4. U.S. Capitol, Washington D.C.
Photo: Martin Falbisoner/Wikimedia Commons
Perhaps the most famous feature of the U.S. Capitol is its enormous cast-iron dome, something that came to be thanks to an artistic eye and a bit of luck.
The building itself was the result of a design competition won by Scottish-trained physician William Thornton and his sandstone building with three sections: two rectangular wings on either side and a dome-topped centre. Construction began in 1793 and took decades. The structure’s original (and mostly ill-received) copper-covered wood dome was finally completed in the 1820s.
However, the country’s rapid expansion meant America needed a bigger building, and a new competition was held. Philadelphia architect Thomas U. Walter’s depiction of a cast-iron dome atop the Capitol - as well as a marble exterior for the building itself - caught the eyes of several congressman and senators. Walter enlarged the building to twice its length and decreased the size of his planned double dome (a smaller dome placed inside a larger dome) to accommodate the 19-1/2-foot Statue of Freedom placed on top.
5. Leaning Tower of Pisa, Italy
Photo: Alkarex/Wikimedia Commons
The Pisa Cathedral’s freestanding bell tower is a stunning work of architecture and an irreplaceable piece of history. But it wasn’t supposed to lean, of course, and it wouldn’t be the iconic structure it is today without a hiccup from nature and a bit of clever thinking.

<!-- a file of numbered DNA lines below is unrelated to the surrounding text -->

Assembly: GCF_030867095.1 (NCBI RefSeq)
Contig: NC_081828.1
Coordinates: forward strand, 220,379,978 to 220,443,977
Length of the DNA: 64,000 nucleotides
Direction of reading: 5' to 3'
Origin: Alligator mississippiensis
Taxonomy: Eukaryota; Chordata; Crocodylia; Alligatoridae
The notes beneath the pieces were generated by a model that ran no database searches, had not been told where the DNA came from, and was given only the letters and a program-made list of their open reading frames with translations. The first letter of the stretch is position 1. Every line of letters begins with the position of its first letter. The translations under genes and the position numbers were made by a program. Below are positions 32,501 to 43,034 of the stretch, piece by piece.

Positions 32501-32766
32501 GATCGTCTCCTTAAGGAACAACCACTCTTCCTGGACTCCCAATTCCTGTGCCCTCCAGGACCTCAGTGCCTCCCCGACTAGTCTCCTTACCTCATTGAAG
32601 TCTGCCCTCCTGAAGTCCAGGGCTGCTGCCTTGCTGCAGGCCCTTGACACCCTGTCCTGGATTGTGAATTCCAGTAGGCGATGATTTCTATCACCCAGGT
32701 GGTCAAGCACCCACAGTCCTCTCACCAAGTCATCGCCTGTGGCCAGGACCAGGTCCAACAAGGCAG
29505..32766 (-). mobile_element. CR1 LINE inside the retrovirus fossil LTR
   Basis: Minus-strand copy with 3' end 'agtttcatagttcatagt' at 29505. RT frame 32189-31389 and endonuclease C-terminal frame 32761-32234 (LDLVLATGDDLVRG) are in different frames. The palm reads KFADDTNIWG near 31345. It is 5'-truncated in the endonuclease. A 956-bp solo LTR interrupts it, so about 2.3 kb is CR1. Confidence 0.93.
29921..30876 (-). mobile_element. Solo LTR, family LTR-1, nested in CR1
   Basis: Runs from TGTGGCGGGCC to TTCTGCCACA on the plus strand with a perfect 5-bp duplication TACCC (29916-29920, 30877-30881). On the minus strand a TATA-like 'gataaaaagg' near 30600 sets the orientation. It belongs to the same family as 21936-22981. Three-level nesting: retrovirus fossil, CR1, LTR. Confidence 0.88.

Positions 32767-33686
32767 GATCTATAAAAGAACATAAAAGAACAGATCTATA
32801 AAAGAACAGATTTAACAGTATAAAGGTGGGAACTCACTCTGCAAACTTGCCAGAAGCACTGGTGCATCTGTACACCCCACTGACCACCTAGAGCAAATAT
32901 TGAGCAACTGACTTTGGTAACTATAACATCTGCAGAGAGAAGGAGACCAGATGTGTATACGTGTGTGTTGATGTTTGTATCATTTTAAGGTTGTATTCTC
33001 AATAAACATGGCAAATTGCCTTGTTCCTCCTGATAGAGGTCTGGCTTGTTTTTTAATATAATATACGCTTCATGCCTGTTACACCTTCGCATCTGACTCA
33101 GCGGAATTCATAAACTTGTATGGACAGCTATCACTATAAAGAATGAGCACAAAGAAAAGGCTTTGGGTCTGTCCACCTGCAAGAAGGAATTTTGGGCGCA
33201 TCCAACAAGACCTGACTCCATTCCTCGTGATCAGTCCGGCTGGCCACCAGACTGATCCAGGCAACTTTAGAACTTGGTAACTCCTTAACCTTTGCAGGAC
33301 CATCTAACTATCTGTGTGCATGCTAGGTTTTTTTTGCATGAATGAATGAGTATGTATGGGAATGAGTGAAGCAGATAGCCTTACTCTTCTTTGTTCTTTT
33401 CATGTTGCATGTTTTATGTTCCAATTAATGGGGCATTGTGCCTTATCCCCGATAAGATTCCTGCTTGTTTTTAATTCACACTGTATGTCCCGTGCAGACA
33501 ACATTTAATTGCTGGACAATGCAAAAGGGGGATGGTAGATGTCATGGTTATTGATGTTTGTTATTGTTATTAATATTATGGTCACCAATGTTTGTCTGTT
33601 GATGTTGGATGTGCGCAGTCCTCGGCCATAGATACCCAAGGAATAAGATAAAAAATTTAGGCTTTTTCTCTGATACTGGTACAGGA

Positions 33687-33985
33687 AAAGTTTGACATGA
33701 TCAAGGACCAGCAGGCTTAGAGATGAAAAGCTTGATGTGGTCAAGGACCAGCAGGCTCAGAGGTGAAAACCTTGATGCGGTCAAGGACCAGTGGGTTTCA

The tower took almost two centuries to build, beginning in 1173. It stood upright until builders reached the third floor (it has eight) and suddenly realized they were constructing a tower atop clay. The project was abandoned until architect Giovanni di Simone took up the cause in 1272, making the upper floors taller on one side of the tower than the other to compensate for the lean. As a result, the leaning tower - whose modern height varies between 183 and 186 feet - would look like a lopsided wedding cake if stood perfectly upright.
6. Beijing National Stadium (The Bird’s Nest), China
Photo: Peter23/Wikimedia Commons
China’s Beijing National Stadium is a site to behold: It’s a bowl crafted of grey mining steel that resembles a bird’s nest, hence its nickname. Despite an uncertain future (finding events to fill an 80,000-seat stadium now that the Olympics are long gone has proved difficult), the structure remains one of the world’s most recognizable buildings.
Swiss architecture firm Herzog & de Meuron came up with the design, which was one of 13 contenders for a stadium to serve as centrepiece for the 2008 Summer Olympics in Beijing. While the Bird’s Nest was always a frontrunner, some critics say this is because the other entries focused too much on the stadium’s retractable roof. For example, one imagined the roof as a series of free-flowing forms that would close over the stadium like a series of petals. Another envisioned the roof as a flower that blooms open on command.
7. Canberra, Australia
Photo: Bidgee/Wikimedia Commons